Wednesday, 12 October 2011

Crook on the crossbench holds the staffe

Crossbencher Tony Crook keeps mum on fate of offshore processing plan

Crossbench Tony Crook has held 11th-hour meetings with Labor and the Coalition ahead of the parliamentary showdown over the future of offshore processing, but is still refusing to show his hand a day before the crucial vote.

Mr Crook, a West Australian Nationals MP, lamented the lack of bipartisan co-operation on the issue and reaffirmed his support for offshore processing, which he said his electorate broadly endorsed, warning that onshore processing would mean a new wave of boat arrivals.

But as the lower house crossbencher continued to keep his counsel, Julia Gillard told caucus the debate in the Labor Party over the proposed changes to the Migration Act underlined the need to tighten the ALP platform, saying it "meant all things to all people".

The government's legislation is designed to legalise offshore processing of asylum-seekers after the High Court ruled the practice illegal in August, throwing into doubt the government's ability to deliver on a deal to exchange 800 boatpeople for 4000 approved refugees from Malaysia.
If the legislation to restore the Malaysia Solution is defeated, it will be the first time since 1929 that the lower house has rejected a piece of government legislation.

The leader of government business in the lower house, Anthony Albanese, last night declined to rule out the possibility the legislation would be withdrawn before the vote if Labor felt it did not have the numbers. Pushed on the issue on ABC's Lateline , Mr Albanese would say only the legislation had been listed for debate tomorrow.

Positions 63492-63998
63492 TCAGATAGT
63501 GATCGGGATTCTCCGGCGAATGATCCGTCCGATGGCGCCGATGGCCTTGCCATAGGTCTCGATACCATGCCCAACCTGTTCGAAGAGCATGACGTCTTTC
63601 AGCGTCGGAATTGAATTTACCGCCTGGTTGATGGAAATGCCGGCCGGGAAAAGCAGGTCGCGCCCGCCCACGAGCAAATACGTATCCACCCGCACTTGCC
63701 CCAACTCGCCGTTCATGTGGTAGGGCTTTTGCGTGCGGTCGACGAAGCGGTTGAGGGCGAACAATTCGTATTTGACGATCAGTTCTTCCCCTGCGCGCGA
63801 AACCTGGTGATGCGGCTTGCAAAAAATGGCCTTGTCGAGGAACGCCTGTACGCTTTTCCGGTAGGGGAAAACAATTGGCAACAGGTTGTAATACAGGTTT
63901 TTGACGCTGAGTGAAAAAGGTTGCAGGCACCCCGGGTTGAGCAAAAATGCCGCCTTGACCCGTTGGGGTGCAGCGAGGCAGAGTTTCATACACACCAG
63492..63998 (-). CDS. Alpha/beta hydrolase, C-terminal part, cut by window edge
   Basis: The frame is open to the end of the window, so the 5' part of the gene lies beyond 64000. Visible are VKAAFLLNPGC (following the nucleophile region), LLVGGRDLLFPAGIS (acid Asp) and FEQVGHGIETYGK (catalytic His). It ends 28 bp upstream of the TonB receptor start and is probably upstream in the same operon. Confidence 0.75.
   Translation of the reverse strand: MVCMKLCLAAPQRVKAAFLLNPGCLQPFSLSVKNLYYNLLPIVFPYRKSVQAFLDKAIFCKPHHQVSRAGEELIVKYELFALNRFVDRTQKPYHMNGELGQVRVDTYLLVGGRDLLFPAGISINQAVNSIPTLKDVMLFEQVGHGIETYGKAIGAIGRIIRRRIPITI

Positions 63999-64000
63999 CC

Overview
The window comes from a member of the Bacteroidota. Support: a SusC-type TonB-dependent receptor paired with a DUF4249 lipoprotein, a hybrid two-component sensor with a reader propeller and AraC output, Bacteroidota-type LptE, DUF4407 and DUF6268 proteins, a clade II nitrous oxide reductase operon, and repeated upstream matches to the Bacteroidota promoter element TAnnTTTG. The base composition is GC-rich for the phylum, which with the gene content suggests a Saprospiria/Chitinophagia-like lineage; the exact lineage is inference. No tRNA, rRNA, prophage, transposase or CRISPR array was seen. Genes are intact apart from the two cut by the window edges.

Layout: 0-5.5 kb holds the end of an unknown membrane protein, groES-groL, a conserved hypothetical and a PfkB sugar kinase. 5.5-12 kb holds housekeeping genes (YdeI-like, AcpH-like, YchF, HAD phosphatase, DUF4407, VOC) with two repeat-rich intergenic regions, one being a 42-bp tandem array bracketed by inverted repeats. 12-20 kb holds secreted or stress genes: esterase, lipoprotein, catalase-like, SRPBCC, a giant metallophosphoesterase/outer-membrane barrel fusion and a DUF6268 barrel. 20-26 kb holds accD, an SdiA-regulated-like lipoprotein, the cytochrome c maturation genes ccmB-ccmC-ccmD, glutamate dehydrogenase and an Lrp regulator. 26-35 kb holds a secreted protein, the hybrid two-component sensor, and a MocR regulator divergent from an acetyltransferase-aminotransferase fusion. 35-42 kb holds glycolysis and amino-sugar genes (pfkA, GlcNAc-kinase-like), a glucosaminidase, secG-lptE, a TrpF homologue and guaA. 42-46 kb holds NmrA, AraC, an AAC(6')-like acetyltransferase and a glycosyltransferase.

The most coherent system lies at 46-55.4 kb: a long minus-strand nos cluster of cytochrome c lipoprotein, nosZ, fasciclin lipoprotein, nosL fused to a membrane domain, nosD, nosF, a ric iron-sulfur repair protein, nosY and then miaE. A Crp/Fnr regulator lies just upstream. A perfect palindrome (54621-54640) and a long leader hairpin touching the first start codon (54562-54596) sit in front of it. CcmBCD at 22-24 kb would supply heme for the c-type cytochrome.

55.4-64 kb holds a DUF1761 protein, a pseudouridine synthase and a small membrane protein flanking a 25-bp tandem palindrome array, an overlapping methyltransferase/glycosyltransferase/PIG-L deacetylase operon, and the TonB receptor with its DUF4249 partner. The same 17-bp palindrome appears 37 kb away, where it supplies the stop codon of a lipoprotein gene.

There was speculation the government could advance the vote to today to capitalise on the ejection from parliament last night of Sophie Mirabella for 24 hours.

Mr Crook indicated he disagreed with Coalition claims a defeat for Labor would amount to losing the confidence of parliament. "I don't see this as an issue for me about confidence," he told ABC 24. "I wasn't one of the ones who selected this government."

Earlier, Mr Crook confirmed he had previously opposed the Malaysia Solution, and said offshore processing in Nauru and the reintroduction of temporary protection visas had stopped the boats in the past.
But in light of the High Court decision, Mr Crook said he would not be surprised if offshore processing in Nauru was subject to another legal challenge.

"Having considered what happened over the Malaysian deal, I wouldn't be at all surprised if there wasn't a challenge to anything that comes up now, and that's obviously a concern," he said.

Mr Albanese indicated the government would proceed with the vote, even though it is expected to be defeated in the Senate. "This is a good policy and we need to ensure governments have the right to determine their border security policy," he said.

Addressing caucus yesterday, Ms Gillard said the ALP national conference in December needed to clarify Labor's position on offshore processing because the current platform was too vague.

Tony Abbott and his immigration spokesman, Scott Morrison, met Mr Crook last night as the Opposition Leader continued to warn that the Coalition would not shift in its rejection of the Malaysia Solution.

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